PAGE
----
Marie - Thanks for this helpful information.
I was unaware of the recommended dosages you mentioned - in particular for Vitamin D.
In concert with some recent VetVine initiatives to present the studies and evidence supporting the use of various "natural" remedies in animals (ie our recent specialty updates on the effects of lavender and seabuckthorn), I have become a student and have been personally exploring the applications of essential oils in wellness and as an adjunct to management of veterinary patients with various maladies.
I was interested in some literature I came across regarding the use of essential oils in the agrofood industry as well as by holistic practitioners for their antimicrobial, antiviral, antifungal, and antioxidant properties. I discovered an essential oil blend that is touted to be an alternative to alcohol-based hand sanitizers (which I personally have never liked). It's called "Thieves" and is a blend of essential oils with antiseptic properties (antiviral and antibacterial) containing clove, lemon, cinnamon bark, eucalyptus, and rosemary. As you can imagine, it also smells delicious! :)
Thank you so much for your comments and sharing your expertise! Essential oils and other natural products are not within my current knowledge base, but certainly something I enjoy learning about!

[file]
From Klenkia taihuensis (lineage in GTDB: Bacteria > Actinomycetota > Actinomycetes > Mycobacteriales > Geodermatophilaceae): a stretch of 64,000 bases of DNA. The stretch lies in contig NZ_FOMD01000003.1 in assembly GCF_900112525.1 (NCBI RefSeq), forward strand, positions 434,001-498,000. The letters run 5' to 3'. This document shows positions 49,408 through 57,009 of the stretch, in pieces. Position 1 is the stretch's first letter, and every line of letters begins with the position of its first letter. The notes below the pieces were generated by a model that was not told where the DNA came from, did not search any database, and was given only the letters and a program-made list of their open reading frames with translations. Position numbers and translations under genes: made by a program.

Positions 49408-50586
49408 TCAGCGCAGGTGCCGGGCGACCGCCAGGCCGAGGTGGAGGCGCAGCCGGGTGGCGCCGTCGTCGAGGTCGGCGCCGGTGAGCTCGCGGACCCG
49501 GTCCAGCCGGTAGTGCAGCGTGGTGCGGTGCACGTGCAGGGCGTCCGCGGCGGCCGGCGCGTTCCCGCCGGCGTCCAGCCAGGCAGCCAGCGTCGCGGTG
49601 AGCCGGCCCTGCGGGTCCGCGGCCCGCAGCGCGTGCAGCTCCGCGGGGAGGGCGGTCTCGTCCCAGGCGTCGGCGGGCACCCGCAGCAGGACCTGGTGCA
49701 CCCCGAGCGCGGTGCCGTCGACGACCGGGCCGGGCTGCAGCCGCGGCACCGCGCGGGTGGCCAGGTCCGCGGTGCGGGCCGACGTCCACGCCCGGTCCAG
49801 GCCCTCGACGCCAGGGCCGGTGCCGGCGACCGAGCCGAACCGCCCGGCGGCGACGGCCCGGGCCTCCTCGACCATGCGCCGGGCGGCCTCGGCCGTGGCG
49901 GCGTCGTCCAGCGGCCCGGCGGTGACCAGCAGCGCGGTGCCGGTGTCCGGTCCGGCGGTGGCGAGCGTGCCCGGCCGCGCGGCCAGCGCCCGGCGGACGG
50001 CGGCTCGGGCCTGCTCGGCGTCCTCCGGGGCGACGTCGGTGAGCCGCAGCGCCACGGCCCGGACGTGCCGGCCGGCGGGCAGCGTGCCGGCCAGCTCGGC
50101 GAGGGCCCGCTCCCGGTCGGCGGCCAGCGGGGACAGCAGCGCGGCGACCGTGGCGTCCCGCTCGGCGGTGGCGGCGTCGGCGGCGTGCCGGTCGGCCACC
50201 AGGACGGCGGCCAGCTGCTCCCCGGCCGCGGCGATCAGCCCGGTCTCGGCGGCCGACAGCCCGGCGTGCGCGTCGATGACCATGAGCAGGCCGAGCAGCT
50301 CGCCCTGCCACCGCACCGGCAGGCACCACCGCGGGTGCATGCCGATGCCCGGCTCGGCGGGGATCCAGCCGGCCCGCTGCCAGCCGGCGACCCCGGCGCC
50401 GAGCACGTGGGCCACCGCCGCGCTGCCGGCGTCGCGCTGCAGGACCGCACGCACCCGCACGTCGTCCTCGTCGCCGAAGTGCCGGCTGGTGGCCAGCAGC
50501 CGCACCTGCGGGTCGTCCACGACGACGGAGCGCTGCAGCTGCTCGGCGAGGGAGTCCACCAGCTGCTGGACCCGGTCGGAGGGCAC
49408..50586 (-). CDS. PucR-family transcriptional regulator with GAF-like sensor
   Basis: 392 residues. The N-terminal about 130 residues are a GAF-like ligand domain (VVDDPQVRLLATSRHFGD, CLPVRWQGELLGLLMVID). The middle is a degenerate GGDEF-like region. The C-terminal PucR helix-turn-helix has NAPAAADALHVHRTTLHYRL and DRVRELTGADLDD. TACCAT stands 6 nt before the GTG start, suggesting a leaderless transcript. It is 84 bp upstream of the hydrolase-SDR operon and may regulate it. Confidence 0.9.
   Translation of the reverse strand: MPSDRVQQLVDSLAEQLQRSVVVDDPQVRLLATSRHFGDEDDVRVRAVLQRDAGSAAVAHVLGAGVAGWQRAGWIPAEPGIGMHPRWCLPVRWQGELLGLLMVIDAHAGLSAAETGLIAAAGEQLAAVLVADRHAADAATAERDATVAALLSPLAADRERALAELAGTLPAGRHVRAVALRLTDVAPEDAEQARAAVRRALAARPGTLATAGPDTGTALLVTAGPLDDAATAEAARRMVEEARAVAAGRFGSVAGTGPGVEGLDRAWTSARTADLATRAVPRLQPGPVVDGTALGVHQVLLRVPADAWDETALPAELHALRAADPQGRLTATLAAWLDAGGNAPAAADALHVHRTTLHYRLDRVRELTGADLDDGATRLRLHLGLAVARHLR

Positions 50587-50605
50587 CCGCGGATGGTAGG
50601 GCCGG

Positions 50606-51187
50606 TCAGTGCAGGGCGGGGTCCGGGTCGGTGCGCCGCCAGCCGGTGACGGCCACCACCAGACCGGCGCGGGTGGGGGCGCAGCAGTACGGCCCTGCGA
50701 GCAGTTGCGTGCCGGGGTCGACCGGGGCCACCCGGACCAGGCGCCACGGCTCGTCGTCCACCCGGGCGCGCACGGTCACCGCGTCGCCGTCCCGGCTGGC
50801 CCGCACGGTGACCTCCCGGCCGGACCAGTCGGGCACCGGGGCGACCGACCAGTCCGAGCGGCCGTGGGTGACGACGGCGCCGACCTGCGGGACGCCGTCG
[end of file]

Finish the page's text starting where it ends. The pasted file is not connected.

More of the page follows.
The literature regarding vitamin D deficiency and appropriate supplementation remains quite controversial. Most health organizations (e.g., WHO, Mayo Clinic, NIH) recommend doses between 60-2000 IU for adults, which is quite a broad range! Others (e.g., Vitamin D Council) recommend doses as high as 4000-6000 IU per day. Higher doses are generally recommended for people further from the equator, with darker skin, or of older age, since they are less likely to maintain adequate vitamin D concentrations from sun exposure (especially in the winter). Ideally, vitamin D would be supplemented in amounts sufficient to maintain normal vitamin D concentrations measured in the lab. This can be done with the help of your physician or natural medicine doctor.
Regarding the alcohol-based hand sanitizer, I agree that it can be very hard on the skin of the hands! I am aware of non-GMO/organic ethanol-based products, as well as products similar to the one you describe that do not contain alcohol. I am not sure how the products compare to traditional alcohol-based hand sanitizers in terms of their efficacy, but they are likely better than nothing if the traditional sanitizers are not tolerated.
Thanks again for your comments :)